To remain on top of the game, what is needed, he says, is a comprehensive and integral digital approach. This includes dealing with one of the largest bottlenecks of the conventional players – legacy IT. “Many traditional financial institutions are struggling with obsolete IT infrastructures, complex products and diverse processes," says Sebastian Steger from Roland Berger. He adds that tackling the blueprint comes first, driven by an overhaul of the infrastructure and IT strategy behind tech development and maintenance, followed by an elaborate process of execution and realisation of digital plans. And while many believe it all boils down to financial arm power, Steger highlights that smart spending is key, a statement which is in line with findings of a recent study by McKinsey & Company. 

7 steps for successful end-to-end digitisation
To support executives in the financial services industry with making the required transition, experts at Roland Berger have come up with a ‘master plan’ for end-to-end digital transformation, consisting of seven steps:

Identify digitisation potential: Simple, standardised products are especially suited as a starting point for digitisation. These lighthouse projects can then be used to calculate possible savings potential and create the basis for further digitisation measures.

Define targets: The targets are identified on the basis of typical buying behaviour (when and how do customers gather information; when and how do they first make contact; when do they conclude the transaction). The aim here is to link all of the process steps together in such a way as to eliminate disruption and enable largely digital and automated processing.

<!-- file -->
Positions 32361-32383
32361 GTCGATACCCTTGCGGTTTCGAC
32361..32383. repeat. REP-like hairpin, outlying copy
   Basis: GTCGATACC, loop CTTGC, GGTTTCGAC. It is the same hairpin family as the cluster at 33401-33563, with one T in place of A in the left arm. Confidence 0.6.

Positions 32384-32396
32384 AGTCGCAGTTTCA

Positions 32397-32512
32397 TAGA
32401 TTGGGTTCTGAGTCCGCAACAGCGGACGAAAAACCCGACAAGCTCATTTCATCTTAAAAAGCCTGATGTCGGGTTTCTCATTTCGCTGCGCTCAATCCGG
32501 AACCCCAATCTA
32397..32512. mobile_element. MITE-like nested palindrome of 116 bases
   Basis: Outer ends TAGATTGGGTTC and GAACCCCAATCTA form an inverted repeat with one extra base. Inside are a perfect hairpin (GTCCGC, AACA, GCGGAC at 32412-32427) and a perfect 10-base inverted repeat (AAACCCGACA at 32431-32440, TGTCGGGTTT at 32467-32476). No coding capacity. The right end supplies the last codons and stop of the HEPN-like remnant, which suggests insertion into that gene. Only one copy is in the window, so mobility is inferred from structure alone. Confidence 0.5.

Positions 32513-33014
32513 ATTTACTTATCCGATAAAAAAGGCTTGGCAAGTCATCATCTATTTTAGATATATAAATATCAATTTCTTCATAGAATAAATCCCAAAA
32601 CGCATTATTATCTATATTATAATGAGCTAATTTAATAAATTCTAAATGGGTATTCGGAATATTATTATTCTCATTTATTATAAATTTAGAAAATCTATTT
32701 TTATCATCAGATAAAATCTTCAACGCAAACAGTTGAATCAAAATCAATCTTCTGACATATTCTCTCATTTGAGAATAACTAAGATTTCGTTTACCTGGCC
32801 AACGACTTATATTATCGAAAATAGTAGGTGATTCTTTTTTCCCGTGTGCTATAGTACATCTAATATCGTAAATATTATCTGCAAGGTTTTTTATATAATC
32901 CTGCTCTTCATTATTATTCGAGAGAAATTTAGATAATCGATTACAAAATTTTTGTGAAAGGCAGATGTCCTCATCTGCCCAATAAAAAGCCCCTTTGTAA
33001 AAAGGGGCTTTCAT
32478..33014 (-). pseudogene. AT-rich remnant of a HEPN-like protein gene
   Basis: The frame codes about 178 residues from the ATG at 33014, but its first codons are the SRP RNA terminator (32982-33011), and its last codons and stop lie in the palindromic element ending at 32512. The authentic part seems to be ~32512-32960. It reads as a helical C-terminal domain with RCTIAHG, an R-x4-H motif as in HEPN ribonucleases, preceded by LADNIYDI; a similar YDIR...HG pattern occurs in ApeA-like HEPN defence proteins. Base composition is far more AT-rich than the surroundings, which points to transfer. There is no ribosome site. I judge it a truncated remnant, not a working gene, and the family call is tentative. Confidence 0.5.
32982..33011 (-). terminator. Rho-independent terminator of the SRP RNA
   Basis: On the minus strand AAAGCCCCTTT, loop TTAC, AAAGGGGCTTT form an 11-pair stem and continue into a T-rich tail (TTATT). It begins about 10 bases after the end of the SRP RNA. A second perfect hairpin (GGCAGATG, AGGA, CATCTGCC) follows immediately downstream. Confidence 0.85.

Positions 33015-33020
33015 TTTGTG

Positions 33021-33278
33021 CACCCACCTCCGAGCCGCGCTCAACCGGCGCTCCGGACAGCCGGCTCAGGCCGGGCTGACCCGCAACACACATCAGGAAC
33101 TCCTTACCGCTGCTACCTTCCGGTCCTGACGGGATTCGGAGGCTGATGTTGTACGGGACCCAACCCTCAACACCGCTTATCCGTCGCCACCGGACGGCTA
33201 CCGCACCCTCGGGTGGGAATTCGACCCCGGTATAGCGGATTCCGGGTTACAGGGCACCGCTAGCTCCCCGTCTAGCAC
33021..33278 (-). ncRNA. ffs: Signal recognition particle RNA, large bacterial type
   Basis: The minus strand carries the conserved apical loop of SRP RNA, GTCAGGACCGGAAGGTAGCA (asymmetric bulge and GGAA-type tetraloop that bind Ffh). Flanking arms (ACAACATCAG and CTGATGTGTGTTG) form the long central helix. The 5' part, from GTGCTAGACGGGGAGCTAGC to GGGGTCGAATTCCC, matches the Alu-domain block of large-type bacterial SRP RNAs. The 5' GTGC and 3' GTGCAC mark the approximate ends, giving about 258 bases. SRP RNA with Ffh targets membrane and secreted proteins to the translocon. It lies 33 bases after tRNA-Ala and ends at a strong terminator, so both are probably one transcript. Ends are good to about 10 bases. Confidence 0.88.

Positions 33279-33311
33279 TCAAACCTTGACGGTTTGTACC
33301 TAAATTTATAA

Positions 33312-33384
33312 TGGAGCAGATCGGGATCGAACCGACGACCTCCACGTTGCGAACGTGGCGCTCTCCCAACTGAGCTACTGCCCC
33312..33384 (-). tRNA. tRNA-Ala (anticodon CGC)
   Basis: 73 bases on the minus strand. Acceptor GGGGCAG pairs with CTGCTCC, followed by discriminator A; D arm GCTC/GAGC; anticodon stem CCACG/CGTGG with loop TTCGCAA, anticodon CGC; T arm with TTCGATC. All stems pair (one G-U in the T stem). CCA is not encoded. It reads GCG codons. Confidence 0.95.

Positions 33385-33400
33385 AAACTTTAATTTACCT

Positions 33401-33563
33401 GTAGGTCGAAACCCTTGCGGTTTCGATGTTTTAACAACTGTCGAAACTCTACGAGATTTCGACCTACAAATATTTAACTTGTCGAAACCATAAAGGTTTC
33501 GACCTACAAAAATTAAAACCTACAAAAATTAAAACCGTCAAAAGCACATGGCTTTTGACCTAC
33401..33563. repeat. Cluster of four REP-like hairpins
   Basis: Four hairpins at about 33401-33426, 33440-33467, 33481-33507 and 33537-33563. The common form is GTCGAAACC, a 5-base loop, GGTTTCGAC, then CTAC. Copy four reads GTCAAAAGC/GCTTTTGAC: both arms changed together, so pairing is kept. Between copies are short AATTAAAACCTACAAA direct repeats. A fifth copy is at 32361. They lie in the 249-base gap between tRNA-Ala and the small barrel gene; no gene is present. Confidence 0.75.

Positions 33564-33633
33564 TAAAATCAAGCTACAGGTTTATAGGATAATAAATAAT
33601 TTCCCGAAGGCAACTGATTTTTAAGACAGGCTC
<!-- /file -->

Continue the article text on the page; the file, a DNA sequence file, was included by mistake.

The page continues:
Involve relevant corporate units: Important units like Sales or Product Development need to be involved in order to initiate the necessary technical modernisation steps. The company will then be able to systematically link IT investments with its strategic ambitions.

Develop a sustainable digitisation strategy: Besides digitising products and processes, companies should do the same to their control, risk and reporting instruments. They also need to review their strategy regularly and make adaptations flexibly.

Create manageable work packages: Implementation needs to be tackled step by step. Doing so will help companies avoid overwhelming their organisation and enable them to better prepare their workforce for the digital transformation.

The acid test

Modularize product offerings: If digitisation potential is to be realised extensively, it is vital to base the product portfolio on standardised modules. This approach allows products and services to be individualised and offered to clients more flexibly – in the retail and wholesale business alike.

Establish 24/7 service capability: Product offerings and transaction possibilities need to be available day and night. This calls for all parties involved in the digital information and transaction flow to be integrated closely so as to facilitate fast feedback or automated decisions. 

"Digitisation presents huge challenges for the finance industry. Only if financial service providers tackle the digital transformation quickly and drive it consistently as an end-to-end solution will they be able to survive the intense competition they face with new, digital providers,” concludes Hach.